“I am pleased to finally see legislation introduced that levels the playing field for all public-safety retirees to take advantage of this tax deduction,” he said.

Spanberger thanked Chabot for his partnership and his leadership on the issue.

“I will keep working to make sure Virginia’s law enforcement receive the benefits they’ve earned for putting on the badge,” she said.

Chabot said he understands what Bunker’s service means, as well that of other law-enforcement personnel.

“Our public-safety officers risk their lives every time they put on their uniform,” the congressman said in a statement. “Often, they retire early due to the physical demands of the job, which leads them to a lengthy gap of time prior to their Medicare eligibility. Our public safety officers have already done so much for their community, and they deserve a hassle-free retirement. That is why I have introduced the HELPS Retirees Improvement Act to ensure that all public-safety retirees receive the tax benefit they deserve.”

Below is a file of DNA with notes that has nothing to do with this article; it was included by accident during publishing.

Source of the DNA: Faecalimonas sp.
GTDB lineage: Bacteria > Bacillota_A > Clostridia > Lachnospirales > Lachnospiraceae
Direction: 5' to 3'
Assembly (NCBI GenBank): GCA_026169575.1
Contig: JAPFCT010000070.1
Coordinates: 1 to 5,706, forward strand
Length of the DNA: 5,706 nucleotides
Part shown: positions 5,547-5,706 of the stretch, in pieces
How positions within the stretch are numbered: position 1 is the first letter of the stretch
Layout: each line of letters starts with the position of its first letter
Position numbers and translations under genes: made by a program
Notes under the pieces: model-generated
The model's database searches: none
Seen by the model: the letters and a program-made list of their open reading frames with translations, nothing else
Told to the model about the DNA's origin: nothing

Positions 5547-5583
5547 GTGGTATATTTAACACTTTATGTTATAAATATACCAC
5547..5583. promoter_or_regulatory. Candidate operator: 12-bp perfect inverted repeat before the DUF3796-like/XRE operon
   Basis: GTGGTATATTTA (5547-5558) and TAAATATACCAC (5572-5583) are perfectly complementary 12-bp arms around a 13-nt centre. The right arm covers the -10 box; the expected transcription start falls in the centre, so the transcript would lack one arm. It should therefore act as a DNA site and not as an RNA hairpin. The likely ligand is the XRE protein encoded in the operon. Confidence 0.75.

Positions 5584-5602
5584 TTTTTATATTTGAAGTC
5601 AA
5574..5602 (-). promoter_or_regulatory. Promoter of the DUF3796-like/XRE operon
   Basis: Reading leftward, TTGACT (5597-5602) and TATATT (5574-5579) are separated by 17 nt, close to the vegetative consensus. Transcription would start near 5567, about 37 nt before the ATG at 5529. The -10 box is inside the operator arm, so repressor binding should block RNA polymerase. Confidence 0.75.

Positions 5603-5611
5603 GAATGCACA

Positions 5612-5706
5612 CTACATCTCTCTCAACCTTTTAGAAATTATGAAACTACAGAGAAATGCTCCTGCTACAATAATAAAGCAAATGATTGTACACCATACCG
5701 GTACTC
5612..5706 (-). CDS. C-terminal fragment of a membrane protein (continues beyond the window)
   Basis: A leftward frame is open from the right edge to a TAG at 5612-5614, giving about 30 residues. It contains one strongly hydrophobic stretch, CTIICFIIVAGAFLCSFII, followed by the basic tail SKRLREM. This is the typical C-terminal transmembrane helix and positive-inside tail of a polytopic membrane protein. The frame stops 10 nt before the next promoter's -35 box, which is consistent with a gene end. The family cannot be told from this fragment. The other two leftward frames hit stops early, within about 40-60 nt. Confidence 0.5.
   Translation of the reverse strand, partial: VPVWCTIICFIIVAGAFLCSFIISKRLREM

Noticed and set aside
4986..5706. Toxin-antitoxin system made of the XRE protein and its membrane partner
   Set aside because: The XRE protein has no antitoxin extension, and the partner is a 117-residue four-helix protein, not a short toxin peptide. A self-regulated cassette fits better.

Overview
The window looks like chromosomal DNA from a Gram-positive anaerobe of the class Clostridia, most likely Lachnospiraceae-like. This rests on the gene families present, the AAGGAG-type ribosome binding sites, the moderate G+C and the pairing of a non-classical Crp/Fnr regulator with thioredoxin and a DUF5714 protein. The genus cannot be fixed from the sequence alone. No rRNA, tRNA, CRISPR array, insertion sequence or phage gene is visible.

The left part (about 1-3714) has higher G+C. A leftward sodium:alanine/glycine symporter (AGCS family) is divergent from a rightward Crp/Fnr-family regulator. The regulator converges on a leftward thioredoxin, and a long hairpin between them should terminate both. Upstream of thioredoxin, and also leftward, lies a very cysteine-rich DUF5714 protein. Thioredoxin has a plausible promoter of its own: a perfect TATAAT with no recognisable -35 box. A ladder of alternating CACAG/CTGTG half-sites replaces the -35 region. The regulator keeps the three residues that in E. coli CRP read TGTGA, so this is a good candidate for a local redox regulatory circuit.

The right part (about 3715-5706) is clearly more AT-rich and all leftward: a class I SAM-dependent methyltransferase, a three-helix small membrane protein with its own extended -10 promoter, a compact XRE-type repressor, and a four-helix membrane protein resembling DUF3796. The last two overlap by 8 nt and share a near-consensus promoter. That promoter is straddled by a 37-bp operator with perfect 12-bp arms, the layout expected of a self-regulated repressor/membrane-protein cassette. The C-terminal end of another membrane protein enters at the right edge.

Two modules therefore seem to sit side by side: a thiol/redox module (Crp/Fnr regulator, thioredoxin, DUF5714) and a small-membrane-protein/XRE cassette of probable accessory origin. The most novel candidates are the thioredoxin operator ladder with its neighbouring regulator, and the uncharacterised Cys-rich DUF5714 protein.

Bunker, having tried over the years to work on the issue with Spanberger’s Republican predecessors, Eric Cantor and David Brat, said he is relieved to finally be making progress.

“It was heartening to see Rep. Abigail Spanberger and Rep. Steve Chabot, in a bipartisan effort, realize how unfair the current application of the law discriminated against public safety retirees who would otherwise qualify in every way for the tax deduction except for the direct payment requirement from the pension fund to the healthcare provider,” Bunker said.

The bill has the backing of the national Fraternal Order of Police, giving Bunker plenty of company in the ring.

FOP President Patrick Yoes explained: “In 2006, Congress enacted the HELPS Retirees Act, which provided a modest tax benefit to help retired public safety officers afford health insurance by allowing the use, on a pre-tax basis, of up to $3,000 annually from their pension funds (including defined benefit plans and defined contribution plans) to pay for premiums on health care and long-term care insurance.